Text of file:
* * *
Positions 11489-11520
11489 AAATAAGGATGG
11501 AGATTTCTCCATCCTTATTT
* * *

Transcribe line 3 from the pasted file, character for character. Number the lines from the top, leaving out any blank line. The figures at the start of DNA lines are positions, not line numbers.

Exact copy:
11501 AGATTTCTCCATCCTTATTT